Tuesday, March 26
The Presbytery of North Puget Sound
We are not a church.” This is not something you would expect to hear from a group called Wellspring Ministry, but stick around and you’ll hear a lot of unusual lines. “We’ll be happy if everyone who comes here eventually stops.” That’s the thing about the young-professional adult ministry based in Seattle launched by the Presbytery of North Puget Sound. Wellspring serves as a waypoint for weary Christians—in particular, Korean American Christians who find themselves burned out or lost in the shuffle among the Puget Sound’s plethora of bilingual, bicultural churches.
Started on March 3, 2011, Wellspring was the brainchild of Executive Director Eric Eun and a few friends, who realized the need to provide their Christian kindred with fellowship and with training to grow, strengthen, and lead their home churches.
What began as a Thursday night praise-and-Bible-study fellowship at Zion Korean Presbyterian Church quickly added a young-adult basketball fellowship; Listen to My Life, a women’s group with TouchPoints Ministry; a social-outing network for local Asian American pastors; and mission letters, car washes, and special offerings that raised about $10,500 for various church missions and Wellspring’s own missions trip to Kotzebue, Alaska.
Wellspring partnered with Korean American Student Empowerment to organize this year’s (and future) conferences for Korean American college leaders.
At “One Love,” Wellspring’s first annual youth winter retreat, over 80 participants—from high school and college students to volunteers representing churches from south of Seattle to British Columbia—gathered to encourage and lay God’s blessing on his children through worship and prayer for the youth of this generation.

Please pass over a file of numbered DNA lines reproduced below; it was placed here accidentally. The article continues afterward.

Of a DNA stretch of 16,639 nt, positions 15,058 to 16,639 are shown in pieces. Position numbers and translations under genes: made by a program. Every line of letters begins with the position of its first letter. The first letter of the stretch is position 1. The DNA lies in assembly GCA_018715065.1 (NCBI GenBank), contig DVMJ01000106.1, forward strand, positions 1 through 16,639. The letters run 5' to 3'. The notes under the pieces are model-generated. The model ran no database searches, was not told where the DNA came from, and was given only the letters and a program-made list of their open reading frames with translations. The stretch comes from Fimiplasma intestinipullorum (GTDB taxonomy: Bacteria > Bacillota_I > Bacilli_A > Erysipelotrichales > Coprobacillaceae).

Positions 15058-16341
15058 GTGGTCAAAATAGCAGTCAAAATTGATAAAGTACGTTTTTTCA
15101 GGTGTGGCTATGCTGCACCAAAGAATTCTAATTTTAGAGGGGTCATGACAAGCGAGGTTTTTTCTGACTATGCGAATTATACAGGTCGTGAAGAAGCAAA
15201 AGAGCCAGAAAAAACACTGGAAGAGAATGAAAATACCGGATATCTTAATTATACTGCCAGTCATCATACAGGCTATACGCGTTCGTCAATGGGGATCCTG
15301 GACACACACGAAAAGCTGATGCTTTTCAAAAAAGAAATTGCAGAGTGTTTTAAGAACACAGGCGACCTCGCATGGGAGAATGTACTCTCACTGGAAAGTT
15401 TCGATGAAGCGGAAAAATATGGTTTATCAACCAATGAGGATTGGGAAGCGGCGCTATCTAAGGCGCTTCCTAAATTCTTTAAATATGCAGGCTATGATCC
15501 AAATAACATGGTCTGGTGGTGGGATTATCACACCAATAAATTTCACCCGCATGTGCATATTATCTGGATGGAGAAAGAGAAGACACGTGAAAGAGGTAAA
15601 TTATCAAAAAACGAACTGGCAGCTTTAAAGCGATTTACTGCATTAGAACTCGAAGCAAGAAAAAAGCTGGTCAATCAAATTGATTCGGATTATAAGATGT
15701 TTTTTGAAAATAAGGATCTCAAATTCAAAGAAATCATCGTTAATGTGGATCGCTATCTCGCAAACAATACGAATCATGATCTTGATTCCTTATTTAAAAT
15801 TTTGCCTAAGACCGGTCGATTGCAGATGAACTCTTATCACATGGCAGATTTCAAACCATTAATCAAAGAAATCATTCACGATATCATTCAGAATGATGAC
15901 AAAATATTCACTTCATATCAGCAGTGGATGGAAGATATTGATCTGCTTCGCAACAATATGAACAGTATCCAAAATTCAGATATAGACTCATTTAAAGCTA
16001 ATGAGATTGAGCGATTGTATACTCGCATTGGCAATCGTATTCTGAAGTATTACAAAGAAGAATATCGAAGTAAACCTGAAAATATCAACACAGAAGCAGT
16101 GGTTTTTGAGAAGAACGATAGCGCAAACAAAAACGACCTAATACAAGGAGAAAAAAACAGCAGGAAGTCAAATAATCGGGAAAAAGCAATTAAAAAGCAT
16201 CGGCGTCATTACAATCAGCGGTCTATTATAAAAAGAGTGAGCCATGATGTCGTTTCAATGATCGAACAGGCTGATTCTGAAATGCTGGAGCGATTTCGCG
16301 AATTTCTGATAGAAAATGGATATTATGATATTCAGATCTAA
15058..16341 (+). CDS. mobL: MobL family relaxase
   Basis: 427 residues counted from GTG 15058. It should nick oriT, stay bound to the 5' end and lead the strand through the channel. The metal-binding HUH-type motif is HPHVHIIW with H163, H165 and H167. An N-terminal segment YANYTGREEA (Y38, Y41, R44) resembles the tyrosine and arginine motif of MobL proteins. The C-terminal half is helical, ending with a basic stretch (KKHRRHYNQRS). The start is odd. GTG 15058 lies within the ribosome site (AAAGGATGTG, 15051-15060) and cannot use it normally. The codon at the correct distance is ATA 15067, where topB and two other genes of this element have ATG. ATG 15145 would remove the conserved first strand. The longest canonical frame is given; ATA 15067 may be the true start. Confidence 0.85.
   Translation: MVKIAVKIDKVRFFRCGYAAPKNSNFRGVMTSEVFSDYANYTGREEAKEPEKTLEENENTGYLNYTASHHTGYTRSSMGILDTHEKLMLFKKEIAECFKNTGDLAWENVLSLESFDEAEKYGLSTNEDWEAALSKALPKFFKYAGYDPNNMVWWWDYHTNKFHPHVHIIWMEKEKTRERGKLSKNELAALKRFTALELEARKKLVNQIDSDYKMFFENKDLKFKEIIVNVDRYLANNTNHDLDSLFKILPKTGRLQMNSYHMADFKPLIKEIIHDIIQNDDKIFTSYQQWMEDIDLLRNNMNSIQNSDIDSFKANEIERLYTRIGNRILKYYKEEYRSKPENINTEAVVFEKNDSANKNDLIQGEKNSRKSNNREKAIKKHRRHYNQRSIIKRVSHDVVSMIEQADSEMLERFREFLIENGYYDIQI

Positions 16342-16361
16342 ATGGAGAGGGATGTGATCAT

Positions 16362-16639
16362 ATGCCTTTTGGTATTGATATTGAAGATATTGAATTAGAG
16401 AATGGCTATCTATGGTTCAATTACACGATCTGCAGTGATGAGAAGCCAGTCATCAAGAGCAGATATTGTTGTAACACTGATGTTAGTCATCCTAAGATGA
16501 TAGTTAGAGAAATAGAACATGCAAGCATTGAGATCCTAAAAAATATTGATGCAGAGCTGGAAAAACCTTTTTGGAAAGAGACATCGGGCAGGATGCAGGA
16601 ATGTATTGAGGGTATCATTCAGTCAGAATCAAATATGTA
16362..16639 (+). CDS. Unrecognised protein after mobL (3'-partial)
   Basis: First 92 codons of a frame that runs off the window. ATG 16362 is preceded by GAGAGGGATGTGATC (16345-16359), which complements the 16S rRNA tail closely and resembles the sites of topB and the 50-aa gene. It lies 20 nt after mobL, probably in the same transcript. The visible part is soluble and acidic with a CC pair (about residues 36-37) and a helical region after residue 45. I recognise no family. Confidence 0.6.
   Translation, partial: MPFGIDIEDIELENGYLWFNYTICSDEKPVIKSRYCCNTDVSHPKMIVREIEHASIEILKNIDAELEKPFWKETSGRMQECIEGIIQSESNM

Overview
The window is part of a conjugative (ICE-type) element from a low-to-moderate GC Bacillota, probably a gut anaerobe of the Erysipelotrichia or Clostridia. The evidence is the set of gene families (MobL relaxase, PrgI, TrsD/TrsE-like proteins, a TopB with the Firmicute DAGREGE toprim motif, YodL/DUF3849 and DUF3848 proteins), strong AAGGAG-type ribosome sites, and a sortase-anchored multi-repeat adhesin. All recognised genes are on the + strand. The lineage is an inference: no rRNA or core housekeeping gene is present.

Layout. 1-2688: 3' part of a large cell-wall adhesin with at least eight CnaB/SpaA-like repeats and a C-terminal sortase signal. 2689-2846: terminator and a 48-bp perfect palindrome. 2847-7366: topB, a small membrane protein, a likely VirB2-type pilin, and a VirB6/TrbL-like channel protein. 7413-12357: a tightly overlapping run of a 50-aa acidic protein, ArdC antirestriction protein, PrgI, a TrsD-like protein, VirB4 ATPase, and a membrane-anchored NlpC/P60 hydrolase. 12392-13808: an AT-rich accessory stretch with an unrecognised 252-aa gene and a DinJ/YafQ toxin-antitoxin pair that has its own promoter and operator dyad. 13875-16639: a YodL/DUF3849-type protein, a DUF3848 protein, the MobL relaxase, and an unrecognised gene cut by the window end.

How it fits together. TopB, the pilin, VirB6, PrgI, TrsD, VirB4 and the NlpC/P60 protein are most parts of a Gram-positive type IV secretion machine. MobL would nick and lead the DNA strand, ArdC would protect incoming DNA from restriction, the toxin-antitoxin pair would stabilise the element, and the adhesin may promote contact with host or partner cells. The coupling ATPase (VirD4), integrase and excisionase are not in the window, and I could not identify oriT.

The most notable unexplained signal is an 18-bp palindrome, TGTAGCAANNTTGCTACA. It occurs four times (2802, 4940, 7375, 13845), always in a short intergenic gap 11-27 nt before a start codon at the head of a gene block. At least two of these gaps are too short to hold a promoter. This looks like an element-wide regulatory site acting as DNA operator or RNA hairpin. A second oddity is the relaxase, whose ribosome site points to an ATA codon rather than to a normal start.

Wellspring emphasizes that it is a nonprofit organization, not a church. As the name suggests, the ministry aims to refresh Christians and rejuvenate their passion for serving and glorifying God by letting them dip into a source of fellowship outside their normal boundaries. Wellspring helps Christians rededicate their service to the same churches they’ve long called home, even though it means saying goodbye when they are ready to return.
The presbytery’s 36 congregations have 8,257 total members.
Let us join in prayer for:
Elder Clarence Antioquia, member, PMA Board
Dr. Corey C. Schlosser-Hall, executive presbyter
Rev. Dean Strong, stated clerk
Eric Eun, Wellspring director
Sarah Beard, communications coordinator
Joan Hill, finance coordinator
Let us pray
O Lord, open our lips that we might show forth thy praise! Amen.